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Thursday, July 31, 2014

Overflow crowd attends Leachville Council meeting

Wednesday, October 18, 2006

Town Crier News Staff

The Leachville City Council met at 7 p.m. Oct. 9 filling the court chamber with an overflow of visitors and guests, with some of the 45 people present sitting on the floor.

City Clerk Ruth Ann Keith read the minutes from the September meeting and reviewed in detail the finances for the past month.

"The September balance of Police Department fines and forfeitures is $24,995." Keith said. "We have not got all the kinks worked out for our new computer system. I'm still making mistakes but it is getting better. I always go back over everything to make sure it is correct. We have $51,529.80 in the General Fund and $18,582.29 in the Street Fund."

Alderman Bruce Wilson asked for clarification on some of the balances reported for the Police Department.

"We have a lot of money in fines and forfeitures," Wilson said. "Why don't we take some of this and put it in a CD or savings?"

"The criminal justice money can't be done like that," Keith said. "We can't touch it."

Mayor Ralph Wells objected to Wilson asking detailed questions about the financial report.

"This is not the proper place to do this," said Wells.

"Yes it is," said Wilson.

"We shouldn't be auditing the records in a council meeting," Wells said. "We haven't done this before."

"If you don't like it, Ralph, you can leave," Alderman Bill Hetler said.

"So can you," Wells said.

"This is the time to take care of this, and we should have been doing it all along," Hetler said.

After the council was satisfied with the treasurer's report and had the clarity and answers they requested, they unanimously approved the report as presented by Keith.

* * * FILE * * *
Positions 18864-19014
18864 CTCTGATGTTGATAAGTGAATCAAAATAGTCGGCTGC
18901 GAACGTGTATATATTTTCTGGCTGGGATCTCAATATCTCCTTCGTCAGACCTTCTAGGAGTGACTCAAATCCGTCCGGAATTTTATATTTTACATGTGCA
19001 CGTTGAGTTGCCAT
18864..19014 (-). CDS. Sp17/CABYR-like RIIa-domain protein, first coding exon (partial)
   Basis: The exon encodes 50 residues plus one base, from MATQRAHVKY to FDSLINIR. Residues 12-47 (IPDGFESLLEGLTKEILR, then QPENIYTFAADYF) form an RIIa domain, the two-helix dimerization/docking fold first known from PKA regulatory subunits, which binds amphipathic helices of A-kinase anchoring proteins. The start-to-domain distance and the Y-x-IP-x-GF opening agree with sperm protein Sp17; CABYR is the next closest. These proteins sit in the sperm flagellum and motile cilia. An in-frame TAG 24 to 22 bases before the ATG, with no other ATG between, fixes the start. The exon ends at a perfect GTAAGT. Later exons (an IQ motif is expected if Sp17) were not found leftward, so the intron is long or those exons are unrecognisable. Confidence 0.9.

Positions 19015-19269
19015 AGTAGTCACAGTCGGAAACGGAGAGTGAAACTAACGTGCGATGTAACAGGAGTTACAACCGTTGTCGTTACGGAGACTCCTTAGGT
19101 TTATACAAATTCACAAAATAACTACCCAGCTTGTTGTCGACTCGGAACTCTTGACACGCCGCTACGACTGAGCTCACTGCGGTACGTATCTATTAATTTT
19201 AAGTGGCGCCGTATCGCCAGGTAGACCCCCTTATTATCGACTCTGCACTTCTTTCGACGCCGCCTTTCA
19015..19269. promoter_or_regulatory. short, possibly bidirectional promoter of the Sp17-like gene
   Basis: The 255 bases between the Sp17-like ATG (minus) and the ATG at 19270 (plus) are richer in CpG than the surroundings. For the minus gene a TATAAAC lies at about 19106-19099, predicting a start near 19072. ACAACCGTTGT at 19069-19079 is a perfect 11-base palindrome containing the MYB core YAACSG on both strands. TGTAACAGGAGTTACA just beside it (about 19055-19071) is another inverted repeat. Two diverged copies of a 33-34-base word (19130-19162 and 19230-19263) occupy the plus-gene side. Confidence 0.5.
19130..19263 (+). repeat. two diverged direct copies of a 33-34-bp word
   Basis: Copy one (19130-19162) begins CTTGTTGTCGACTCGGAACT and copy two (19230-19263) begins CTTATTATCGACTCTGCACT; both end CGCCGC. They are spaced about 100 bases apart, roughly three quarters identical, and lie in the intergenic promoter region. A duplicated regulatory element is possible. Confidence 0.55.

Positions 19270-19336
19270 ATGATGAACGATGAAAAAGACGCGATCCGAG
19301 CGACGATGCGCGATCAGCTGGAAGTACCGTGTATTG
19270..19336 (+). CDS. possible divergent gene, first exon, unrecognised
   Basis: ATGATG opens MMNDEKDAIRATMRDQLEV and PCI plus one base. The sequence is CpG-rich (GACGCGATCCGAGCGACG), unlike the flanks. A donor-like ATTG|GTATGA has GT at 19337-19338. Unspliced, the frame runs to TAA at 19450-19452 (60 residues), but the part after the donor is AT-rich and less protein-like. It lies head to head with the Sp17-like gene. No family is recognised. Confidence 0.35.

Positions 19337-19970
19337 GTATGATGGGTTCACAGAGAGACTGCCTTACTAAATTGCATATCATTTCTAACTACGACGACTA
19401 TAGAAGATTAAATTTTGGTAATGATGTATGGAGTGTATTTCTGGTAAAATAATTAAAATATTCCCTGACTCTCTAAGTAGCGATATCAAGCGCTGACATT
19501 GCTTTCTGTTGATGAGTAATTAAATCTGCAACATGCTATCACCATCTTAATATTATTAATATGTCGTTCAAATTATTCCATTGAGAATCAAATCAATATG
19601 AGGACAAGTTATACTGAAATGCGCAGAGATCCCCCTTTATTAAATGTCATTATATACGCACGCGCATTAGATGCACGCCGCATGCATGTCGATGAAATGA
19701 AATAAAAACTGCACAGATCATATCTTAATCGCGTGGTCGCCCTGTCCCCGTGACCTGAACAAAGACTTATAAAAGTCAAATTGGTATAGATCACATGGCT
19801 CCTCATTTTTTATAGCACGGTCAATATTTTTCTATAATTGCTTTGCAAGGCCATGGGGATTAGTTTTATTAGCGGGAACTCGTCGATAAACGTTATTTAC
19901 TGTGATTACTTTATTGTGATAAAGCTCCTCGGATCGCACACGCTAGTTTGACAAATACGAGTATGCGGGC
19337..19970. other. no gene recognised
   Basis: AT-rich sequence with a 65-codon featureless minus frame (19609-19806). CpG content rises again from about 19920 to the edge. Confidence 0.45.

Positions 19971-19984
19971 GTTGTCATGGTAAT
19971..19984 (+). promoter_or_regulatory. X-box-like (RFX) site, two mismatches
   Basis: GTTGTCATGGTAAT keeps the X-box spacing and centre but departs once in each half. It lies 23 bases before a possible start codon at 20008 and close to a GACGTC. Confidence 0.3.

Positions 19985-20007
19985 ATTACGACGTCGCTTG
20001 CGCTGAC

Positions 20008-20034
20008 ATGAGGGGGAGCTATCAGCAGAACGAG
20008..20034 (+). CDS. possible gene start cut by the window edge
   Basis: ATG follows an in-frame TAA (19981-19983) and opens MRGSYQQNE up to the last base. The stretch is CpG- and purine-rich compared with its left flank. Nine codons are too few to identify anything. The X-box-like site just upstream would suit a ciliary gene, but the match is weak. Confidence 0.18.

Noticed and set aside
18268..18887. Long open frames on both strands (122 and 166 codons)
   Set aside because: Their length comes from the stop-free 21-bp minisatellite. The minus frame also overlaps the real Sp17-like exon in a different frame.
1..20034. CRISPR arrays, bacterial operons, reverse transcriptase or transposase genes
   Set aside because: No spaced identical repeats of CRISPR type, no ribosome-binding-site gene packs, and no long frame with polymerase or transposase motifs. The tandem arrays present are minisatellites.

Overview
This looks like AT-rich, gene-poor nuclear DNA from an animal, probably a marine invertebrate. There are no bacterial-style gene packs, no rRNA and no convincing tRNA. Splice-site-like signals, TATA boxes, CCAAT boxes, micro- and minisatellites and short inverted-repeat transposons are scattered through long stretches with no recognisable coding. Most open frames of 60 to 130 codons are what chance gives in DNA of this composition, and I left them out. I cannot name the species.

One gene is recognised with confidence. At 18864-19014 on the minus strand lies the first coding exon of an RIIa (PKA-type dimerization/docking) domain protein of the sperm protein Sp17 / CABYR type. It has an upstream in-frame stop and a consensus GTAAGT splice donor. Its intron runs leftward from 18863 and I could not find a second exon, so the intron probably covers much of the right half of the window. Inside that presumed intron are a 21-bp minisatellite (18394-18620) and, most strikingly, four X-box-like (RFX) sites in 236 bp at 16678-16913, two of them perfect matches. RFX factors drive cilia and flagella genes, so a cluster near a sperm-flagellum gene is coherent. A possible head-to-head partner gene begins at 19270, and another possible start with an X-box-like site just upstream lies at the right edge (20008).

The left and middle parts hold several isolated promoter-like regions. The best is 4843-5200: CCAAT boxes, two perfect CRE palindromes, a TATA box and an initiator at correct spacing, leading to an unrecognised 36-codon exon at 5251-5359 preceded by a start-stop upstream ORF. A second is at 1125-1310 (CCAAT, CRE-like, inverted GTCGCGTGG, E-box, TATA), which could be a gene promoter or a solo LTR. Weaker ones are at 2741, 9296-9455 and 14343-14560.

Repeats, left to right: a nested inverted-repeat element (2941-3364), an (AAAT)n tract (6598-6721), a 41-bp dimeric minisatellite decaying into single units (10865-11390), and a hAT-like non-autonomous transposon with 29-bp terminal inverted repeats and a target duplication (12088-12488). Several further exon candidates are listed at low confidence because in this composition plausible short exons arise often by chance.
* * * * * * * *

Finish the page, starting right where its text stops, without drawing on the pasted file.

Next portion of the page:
Mayor Wells reported that Teresa Johnson and Police Chief Ken Womack had applied for a 100 percent AED grant, estimated at over $3,000 for equipment, from the Arkansas Department of Health.

A detailed and thorough report was given for the Fire Department, listing balances in CDs, checking and savings accounts totaling $55,406.53.

Police Chief Womack presented a detailed Police Department report listing $51,359.14 in receipts and donations. Actual income for 2006 was listed as $59,002.50 with a previously proposed income for this date of $65,000.

The Police Department has been named as a State Incentive Program Winner, dealing with drunk driving, etc., and awarded $2,000, which is to be received soon. A letter was received from Governor Mike Huckabee commending city police officers Treadway and Womack for handling a special health related case for city resident Dennis Cardin. Cardin's mother was present to express her appreciation.

Mayor Wells announced the Arkansas Department of Economic Development is accepting application and is presenting a block grant training program in five different cities throughout the state.

"The nearest program to us will be in Wynne," Wells said. "It will be on Oct. 24 at 10 a.m. Ruth Ann Keith, and others, need to attend if at all possible."

Wells read a letter from water tower engineers, Miller and Newell of Jonesboro, stating the pilings have been driven for the new tower with concrete to be poured by the first of the following week.

Wells reported notice that a Pandemic Preparedness Conference will be held Oct. 27, from 11:30 a.m. to 1 p.m., at St. Bernards in Jonesboro.

"Our teams are working to have us prepared for this," Wells said.

Marilyn Looney reviewed funding and needs for EOC, Migrant and Head Start programs, with Leachville seen as site for a center. She has more information on possible lots for housing and benefits.

"Just like Bruce is learning about our bookkeeping system, I am learning about the process of finding programs and ways Leachville can benefit by special programs and funding," Looney said.

Mayor Wells expressed his pleasure in announcing the horse show to take place at Adams Estate soon.

"There are going to be over 200 horses out there," Wells said. "There will be three olympic riders there. Young children and adults can all take pleasure is seeing such a national event take place right here in our own town. Tina Adams has been working on this and serves on the national committee."

City Attorney Mike Bearden addressed the progress made on the compromise agreement and proposal to IRS to solve the issue of back taxes.